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Bromodomain proteins regulate human cytomegalovirus latency and reactivation allowing epigenetic therapeutic intervention

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Nachshon, Aharon 
Rozman, Batsheva 


Reactivation of human cytomegalovirus (HCMV) from latency is a major health consideration for recipients of stem cell and solid organ transplantations. With over 200,000 transplants taking place globally per annum, virus reactivation can occur in more than 50% of cases leading to loss of grafts as well as serious morbidity and even mortality. Here, we present the most extensive screening to date of epigenetic inhibitors on HCMV latently infected cells and find that histone deacetylase inhibitors (HDACis) and bromodomain inhibitors (BRDis) are broadly effective at inducing virus immediate early (IE) gene expression. However, whilst HDACis, such as myeloid-selective CHR-4487, lead to production of infectious virions, inhibitors of BRD and extra-terminal proteins (I-BETs), including GSK726, restrict full reactivation. Mechanistically, we show that BET proteins (BRDs) are pivotally connected to regulation of HCMV latency and reactivation. Through BRD4 interaction, the transcriptional activator complex P-TEFb (CDK9/CycT1) is sequestered by repressive complexes during HCMV latency. Consequently, I-BETs allow release of P-TEFb and subsequent recruitment to promoters via the super-elongation complex (SEC), inducing transcription of HCMV lytic genes encoding immunogenic antigens from otherwise latently infected cells. Surprisingly, this occurs without inducing many viral immunoevasins and, importantly, whilst also restricting viral DNA replication and full HCMV reactivation. Therefore, this pattern of HCMV transcriptional dysregulation allows effective cytotoxic immune targeting and killing of latently infected cells, thus reducing the latent virus genome load. This approach could be safely used to pre-emptively purge the virus latent reservoir prior to transplantation, thereby reducing HCMV reactivation-related morbidity and mortality.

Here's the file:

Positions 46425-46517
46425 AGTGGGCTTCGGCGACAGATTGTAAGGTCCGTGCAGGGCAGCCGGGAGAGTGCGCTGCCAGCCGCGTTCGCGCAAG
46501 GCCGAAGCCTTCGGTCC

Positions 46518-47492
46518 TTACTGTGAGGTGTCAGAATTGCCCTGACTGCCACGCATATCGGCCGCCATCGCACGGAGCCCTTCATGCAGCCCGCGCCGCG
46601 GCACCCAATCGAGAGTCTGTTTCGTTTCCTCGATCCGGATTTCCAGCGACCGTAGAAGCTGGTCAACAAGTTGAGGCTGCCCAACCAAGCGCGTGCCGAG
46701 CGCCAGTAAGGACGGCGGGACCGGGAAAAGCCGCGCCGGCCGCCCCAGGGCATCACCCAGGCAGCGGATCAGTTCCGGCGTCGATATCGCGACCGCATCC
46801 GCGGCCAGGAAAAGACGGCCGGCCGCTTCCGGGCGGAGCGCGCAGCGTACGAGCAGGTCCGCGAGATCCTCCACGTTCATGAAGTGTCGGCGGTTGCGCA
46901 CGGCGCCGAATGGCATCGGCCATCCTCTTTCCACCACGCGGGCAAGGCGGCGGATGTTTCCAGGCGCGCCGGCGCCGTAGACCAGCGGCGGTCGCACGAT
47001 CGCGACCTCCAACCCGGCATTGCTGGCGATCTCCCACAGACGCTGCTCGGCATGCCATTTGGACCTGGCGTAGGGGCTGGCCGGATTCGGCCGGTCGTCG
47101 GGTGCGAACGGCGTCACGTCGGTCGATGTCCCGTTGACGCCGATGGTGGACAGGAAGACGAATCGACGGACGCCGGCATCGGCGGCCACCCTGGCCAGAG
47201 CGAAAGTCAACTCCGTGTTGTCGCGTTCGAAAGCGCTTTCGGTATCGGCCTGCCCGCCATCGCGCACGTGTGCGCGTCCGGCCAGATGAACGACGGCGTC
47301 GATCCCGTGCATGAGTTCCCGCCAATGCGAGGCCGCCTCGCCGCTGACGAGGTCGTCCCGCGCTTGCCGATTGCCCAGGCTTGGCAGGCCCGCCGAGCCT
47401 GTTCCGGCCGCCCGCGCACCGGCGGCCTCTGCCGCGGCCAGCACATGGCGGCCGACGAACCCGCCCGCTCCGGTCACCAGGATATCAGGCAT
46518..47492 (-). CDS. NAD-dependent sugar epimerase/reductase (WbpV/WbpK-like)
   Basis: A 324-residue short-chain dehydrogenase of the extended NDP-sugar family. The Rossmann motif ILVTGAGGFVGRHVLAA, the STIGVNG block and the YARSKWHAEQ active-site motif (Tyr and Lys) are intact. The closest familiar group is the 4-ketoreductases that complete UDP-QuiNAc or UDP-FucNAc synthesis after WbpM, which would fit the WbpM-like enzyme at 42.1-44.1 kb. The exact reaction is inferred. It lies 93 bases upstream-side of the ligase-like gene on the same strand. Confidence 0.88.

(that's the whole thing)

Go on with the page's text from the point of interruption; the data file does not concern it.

Cytomegalovirus, Latency, Epigenetics, Bromodomain proteins, I-BET

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Proceedings of the National Academy of Sciences of USA

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National Academy of Sciences
Medical Research Council (MR/K021087/1)
Medical Research Council (MR/S00081X/1)
MRC (MC_PC_14116 v2)
GlaxoSmithKline (GSK-Varsity Alliance Award)